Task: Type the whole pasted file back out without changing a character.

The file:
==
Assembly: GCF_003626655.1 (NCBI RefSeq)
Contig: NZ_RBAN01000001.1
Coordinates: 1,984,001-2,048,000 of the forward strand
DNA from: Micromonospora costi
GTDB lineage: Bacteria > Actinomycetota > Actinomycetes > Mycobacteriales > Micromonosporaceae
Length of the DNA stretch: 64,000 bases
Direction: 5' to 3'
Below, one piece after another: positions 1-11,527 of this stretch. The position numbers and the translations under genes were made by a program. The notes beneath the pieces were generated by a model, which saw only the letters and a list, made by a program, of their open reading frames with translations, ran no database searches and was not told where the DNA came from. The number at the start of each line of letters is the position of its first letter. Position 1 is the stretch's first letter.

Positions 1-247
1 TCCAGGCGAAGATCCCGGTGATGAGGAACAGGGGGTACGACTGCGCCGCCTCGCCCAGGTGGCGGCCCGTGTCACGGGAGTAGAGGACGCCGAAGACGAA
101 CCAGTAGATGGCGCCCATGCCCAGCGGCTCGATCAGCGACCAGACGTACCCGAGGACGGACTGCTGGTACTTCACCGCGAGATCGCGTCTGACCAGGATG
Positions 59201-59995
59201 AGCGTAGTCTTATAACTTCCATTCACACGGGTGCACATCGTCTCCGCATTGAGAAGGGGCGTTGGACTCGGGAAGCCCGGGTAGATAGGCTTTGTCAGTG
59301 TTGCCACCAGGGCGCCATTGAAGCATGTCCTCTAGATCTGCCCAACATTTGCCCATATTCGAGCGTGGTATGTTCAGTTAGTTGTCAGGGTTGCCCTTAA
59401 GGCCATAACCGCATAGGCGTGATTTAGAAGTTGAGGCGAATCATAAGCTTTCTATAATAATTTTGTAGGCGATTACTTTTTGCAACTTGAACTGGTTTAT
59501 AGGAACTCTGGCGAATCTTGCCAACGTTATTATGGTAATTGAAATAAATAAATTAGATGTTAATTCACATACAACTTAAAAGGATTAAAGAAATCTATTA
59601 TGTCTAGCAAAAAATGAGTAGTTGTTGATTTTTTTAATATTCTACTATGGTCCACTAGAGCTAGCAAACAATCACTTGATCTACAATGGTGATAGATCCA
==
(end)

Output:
Assembly: GCF_003626655.1 (NCBI RefSeq)
Contig: NZ_RBAN01000001.1
Coordinates: 1,984,001-2,048,000 of the forward strand
DNA from: Micromonospora costi
GTDB lineage: Bacteria > Actinomycetota > Actinomycetes > Mycobacteriales > Micromonosporaceae
Length of the DNA stretch: 64,000 bases
Direction: 5' to 3'
Below, one piece after another: positions 1-11,527 of this stretch. The position numbers and the translations under genes were made by a program. The notes beneath the pieces were generated by a model, which saw only the letters and a list, made by a program, of their open reading frames with translations, ran no database searches and was not told where the DNA came from. The number at the start of each line of letters is the position of its first letter. Position 1 is the stretch's first letter.

Positions 1-247
1 TCCAGGCGAAGATCCCGGTGATGAGGAACAGGGGGTACGACTGCGCCGCCTCGCCCAGGTGGCGGCCCGTGTCACGGGAGTAGAGGACGCCGAAGACGAA
101 CCAGTAGATGGCGCCCATGCCCAGCGGCTCGATCAGCGACCAGACGTACCCGAGGACGGACTGCTGGTACTTCACCGCGAGATCGCGTCTGACCAGGATG
Positions 59201-59995
59201 AGCGTAGTCTTATAACTTCCATTCACACGGGTGCACATCGTCTCCGCATTGAGAAGGGGCGTTGGACTCGGGAAGCCCGGGTAGATAGGCTTTGTCAGTG
59301 TTGCCACCAGGGCGCCATTGAAGCATGTCCTCTAGATCTGCCCAACATTTGCCCATATTCGAGCGTGGTATGTTCAGTTAGTTGTCAGGGTTGCCCTTAA
59401 GGCCATAACCGCATAGGCGTGATTTAGAAGTTGAGGCGAATCATAAGCTTTCTATAATAATTTTGTAGGCGATTACTTTTTGCAACTTGAACTGGTTTAT
59501 AGGAACTCTGGCGAATCTTGCCAACGTTATTATGGTAATTGAAATAAATAAATTAGATGTTAATTCACATACAACTTAAAAGGATTAAAGAAATCTATTA
59601 TGTCTAGCAAAAAATGAGTAGTTGTTGATTTTTTTAATATTCTACTATGGTCCACTAGAGCTAGCAAACAATCACTTGATCTACAATGGTGATAGATCCA